* Hundreds dead in eastern city of Benghazi
* "Thunderbolt" army unit said to have defected
* Tribal leaders threaten to cut oil exports
TRIPOLI, Feb 21 Libyan strongman Muammar Gaddafi
will fight a popular revolt to "the last man standing," one of
his sons said on Monday as people in the capital joined protests
for the first time after days of violent unrest in the eastern
city of Benghazi.
Anti-government protesters rallied in Tripoli's streets,
tribal leaders spoke out against Gaddafi, and army units
defected to the opposition as oil exporter Libya endured one of
the bloodiest revolts to convulse the Arab world.
Gaddafi's son Saif al-Islam Gaddafi appeared on national
television in an attempt to both threaten and calm people,
saying the army would enforce security at any price.
"Our spirits are high and the leader Muammar Gaddafi is
leading the battle in Tripoli, and we are behind him as is the
Libyan army," he said.
"We will keep fighting until the last man standing, even to
the last woman standing...We will not leave Libya to the
Italians or the Turks." [ID:nLDE71J0QT]
Wagging a finger at the camera, he blamed Libyan exiles for
fomenting the violence. But he also promised dialogue on reforms
and wage rises.
The cajoling may not be enough to douse the anger unleashed
after four decades of rule by Gaddafi -- mirroring events in
Egypt where a popular revolt overthrew the seemingly impregnable
President Hosni Mubarak 10 days ago.
In the coastal city of Benghazi protesters appeared to be
largely in control after forcing troops and police to retreat to
a compound. Government buildings were set ablaze and ransacked.
In the first sign of serious unrest in the capital,
thousands of protesters clashed with Gaddafi supporters. Gunfire
rang out in the night and police used tear gas to disperse
demonstrators, some of whom threw stones at Gaddafi billboards.
Human Rights Watch said at least 223 people have been
killed in five days of violence. Most were in Benghazi, cradle
of the uprising and a region where Gaddafi's grip has always
been weaker than elsewhere in the oil-rich desert nation.
Habib al-Obaidi, a surgeon at the Al-Jalae hospital, said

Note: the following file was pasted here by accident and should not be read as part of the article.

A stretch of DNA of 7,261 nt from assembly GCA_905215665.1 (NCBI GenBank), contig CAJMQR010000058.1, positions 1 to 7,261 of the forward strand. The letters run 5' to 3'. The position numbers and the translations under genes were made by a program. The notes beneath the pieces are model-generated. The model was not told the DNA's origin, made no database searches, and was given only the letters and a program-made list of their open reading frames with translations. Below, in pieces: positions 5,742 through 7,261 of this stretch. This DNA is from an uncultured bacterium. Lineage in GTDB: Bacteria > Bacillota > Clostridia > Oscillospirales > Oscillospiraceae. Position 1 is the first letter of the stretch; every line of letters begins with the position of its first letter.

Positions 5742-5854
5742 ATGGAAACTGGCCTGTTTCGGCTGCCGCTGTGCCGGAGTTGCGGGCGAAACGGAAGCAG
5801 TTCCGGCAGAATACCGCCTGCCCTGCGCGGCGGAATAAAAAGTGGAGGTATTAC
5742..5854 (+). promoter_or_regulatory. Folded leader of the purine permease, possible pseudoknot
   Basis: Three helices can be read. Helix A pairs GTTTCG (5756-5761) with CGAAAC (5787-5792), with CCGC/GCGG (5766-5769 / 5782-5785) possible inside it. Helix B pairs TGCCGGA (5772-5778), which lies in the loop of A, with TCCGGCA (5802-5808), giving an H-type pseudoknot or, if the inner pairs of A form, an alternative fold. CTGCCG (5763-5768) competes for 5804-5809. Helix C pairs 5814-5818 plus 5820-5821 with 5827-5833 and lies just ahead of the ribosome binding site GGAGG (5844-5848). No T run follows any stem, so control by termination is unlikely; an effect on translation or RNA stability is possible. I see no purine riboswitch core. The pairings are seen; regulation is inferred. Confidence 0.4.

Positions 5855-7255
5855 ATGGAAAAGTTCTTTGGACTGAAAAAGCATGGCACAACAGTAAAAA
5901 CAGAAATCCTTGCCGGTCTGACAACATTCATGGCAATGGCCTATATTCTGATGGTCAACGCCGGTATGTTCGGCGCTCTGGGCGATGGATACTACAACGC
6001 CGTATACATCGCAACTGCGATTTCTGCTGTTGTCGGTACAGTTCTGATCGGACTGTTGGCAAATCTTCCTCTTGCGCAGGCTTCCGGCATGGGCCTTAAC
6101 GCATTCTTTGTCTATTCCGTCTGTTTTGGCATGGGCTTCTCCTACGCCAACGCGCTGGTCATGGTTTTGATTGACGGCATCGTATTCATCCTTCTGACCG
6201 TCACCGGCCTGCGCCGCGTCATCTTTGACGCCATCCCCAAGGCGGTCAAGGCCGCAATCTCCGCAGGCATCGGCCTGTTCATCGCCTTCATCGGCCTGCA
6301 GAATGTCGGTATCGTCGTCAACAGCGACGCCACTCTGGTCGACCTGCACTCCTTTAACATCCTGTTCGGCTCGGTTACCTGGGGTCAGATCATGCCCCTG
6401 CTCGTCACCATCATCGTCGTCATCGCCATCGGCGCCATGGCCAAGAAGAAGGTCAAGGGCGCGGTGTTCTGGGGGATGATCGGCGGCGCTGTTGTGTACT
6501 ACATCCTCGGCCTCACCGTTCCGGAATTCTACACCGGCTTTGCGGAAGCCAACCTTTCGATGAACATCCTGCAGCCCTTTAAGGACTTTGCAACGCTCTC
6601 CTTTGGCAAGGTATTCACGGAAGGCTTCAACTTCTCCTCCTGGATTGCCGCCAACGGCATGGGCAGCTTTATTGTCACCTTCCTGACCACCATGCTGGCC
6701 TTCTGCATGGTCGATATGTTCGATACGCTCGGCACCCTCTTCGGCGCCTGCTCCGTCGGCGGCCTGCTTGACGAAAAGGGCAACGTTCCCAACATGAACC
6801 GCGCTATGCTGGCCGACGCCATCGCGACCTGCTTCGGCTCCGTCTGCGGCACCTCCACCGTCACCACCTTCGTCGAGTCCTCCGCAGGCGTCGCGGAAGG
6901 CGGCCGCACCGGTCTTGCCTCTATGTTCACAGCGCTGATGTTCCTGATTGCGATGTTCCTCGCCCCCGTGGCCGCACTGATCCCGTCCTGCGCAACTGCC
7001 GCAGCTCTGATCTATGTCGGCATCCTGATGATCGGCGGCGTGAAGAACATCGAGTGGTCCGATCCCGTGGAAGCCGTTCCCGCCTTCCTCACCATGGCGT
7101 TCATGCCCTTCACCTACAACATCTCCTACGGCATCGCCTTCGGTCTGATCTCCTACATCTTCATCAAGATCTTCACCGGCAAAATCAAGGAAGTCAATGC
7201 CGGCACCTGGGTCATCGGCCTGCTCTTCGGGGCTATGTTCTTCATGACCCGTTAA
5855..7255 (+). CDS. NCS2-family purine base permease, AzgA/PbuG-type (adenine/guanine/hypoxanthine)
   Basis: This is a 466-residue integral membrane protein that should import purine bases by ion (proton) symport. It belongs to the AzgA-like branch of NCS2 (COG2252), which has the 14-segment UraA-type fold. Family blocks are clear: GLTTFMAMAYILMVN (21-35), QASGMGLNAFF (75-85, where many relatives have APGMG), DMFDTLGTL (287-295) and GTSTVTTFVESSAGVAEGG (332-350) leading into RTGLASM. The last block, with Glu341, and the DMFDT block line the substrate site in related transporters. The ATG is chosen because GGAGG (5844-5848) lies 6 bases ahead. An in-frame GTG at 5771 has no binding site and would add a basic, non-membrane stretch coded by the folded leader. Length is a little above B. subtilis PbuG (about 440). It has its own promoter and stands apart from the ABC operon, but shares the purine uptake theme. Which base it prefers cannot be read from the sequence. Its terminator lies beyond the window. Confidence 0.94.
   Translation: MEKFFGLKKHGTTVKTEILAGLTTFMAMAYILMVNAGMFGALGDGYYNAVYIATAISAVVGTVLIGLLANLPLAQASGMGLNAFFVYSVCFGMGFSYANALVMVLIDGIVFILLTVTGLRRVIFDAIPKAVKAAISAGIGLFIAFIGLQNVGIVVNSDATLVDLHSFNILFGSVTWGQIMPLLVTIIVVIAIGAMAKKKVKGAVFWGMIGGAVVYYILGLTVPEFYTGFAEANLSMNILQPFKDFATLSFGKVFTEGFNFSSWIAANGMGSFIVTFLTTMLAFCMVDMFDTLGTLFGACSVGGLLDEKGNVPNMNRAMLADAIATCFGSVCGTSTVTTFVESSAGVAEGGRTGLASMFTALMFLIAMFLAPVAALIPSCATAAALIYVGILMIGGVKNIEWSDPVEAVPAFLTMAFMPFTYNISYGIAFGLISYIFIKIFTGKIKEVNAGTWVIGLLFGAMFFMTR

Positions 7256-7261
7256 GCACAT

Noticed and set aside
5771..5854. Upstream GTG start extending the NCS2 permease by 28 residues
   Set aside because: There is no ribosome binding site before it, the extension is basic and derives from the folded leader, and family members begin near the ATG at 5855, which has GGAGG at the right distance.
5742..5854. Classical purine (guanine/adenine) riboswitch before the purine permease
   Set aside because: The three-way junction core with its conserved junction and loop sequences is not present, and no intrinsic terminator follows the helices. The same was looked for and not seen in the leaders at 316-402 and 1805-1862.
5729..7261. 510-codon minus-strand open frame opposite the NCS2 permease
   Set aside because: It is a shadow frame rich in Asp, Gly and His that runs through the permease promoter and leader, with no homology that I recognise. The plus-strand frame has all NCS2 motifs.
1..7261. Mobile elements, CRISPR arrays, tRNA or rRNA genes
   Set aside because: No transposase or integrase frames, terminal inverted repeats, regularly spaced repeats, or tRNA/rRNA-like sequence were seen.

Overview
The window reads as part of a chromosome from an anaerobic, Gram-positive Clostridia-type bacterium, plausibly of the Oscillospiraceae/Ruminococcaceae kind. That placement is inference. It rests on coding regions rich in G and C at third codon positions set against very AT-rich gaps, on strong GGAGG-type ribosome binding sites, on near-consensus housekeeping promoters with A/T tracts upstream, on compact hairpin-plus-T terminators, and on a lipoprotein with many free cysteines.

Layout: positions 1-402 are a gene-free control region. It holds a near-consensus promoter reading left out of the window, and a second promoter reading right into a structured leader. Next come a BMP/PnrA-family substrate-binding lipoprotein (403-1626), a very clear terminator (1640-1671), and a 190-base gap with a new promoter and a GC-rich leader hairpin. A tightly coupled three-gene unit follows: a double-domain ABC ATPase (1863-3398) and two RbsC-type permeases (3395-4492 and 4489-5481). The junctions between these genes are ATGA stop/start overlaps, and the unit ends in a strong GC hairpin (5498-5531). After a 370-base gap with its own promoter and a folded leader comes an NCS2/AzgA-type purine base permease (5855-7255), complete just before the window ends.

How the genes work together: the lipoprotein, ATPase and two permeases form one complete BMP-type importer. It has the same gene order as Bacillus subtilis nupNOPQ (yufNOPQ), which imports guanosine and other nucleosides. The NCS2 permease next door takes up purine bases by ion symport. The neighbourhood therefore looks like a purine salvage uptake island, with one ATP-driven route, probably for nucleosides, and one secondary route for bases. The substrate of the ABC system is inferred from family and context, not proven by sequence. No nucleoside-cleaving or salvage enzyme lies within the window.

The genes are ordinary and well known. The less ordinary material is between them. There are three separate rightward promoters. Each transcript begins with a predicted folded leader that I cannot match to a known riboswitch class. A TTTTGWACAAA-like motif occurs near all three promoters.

the bodies of 50 people, mostly shot dead, were brought there on
Sunday afternoon. Two hundred wounded had arrived, he said.
"One of the victims was obliterated after being hit by an
RPG (rocket propelled grenade) to the abdomen," he said.
Members of an army unit known as the "Thunderbolt" squad had
brought wounded comrades to the hospital, he said. The soldiers
said they had defected to the cause of the protesters and had
fought and defeated Gaddafi's elite guards.
"They are now saying that they have overpowered the
Praetorian Guard and that they have joined the people's revolt,"
another man at the hospital, lawyer Mohamed al-Mana, told
Reuters by telephone.
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BENGHAZI THE CRADLE
If Gaddafi had hoped to dismiss Benghazi as a provincial
problem, he faced an alarming development on Sunday night as
crowds took to the streets of Tripoli.
One resident told Reuters he could hear gunshots in the
streets and crowds of people.
"We're inside the house and the lights are out. That's what
I hear, gunshots and people. I can't go outside," he said.
An expatriate worker said anti-government demonstrators were
gathering in residential complexes.
"The police are dispersing them. I can also see burning
cars," he said.
Support for Gaddafi, the son of a herdsman who seized power
in 1969, among Libya's desert tribes was also waning.
The leader of the eastern Al-Zuwayya tribe threatened to cut
oil exports unless authorities halted what he called the
"oppression of protesters".
Speaking to Al Jazeera television, Shaikh Faraj al Zuway
said: "We will stop oil exports to Western countries within 24
hours" if the violence did not stop.
Akram Al-Warfalli, a leading figure in the Al Warfalla
tribe, told Al Jazeera: "We tell the brother (Gaddafi), well
he's no longer a brother, we tell him to leave the country."
The Libyan uprising is one of series of revolts that have
raced like wildfire across the Arab world since December,
toppling the long-time rulers of Tunisia and Egypt and
threatening entrenched dynasties from Bahrain to Yemen.
The West has watched with alarm as long-time allies and old
foes have come under threat, appealing for reform and urging
REVILED AND REVERED
Gaddafi has been one of the most recognizable figures on the
world stage in recent history, reviled by the West for many
years as a supporter of militants and revolutionary movements
while at the same time cutting a showmanlike figure with his
flowing robes, lofty pronouncements and bevy of glamorous female
assistants attending him in his Bedouin tent.
Former U.S. President Ronald Reagan once called him "the Mad
Dog of the Middle East" and in 1986 unleashed air raids against
Tripoli in response to the bombing of a Berlin disco frequented
by U.S. servicemen, an attack Washington blamed on Libya.
The 1988 destruction of a Pan Am airliner over Lockerbie,
Scotland, by Libyan agents in which 270 people were killed
brought him fresh notoriety and led to U.N. sanctions.
But recent years have seen a rapprochment with the West as
countries such as Britain and Italy sought a slice of its oil
wealth and other lucrative commercial deals.
Though portrayed overseas as a ruthless despot, Gaddafi has
enjoyed some popular support at home. After toppling King Idriss
in 1969, he forged a middle road between communism and
capitalism and oversaw rapid development of the poor country.
While using ruthless tactics against dissidents, he also
spent billions of oil dollars to improve living standards.
(Reporting by Tarek Amara and Christian Lowe; Writing by Angus
MacSwan; Editing by Matthew Jones)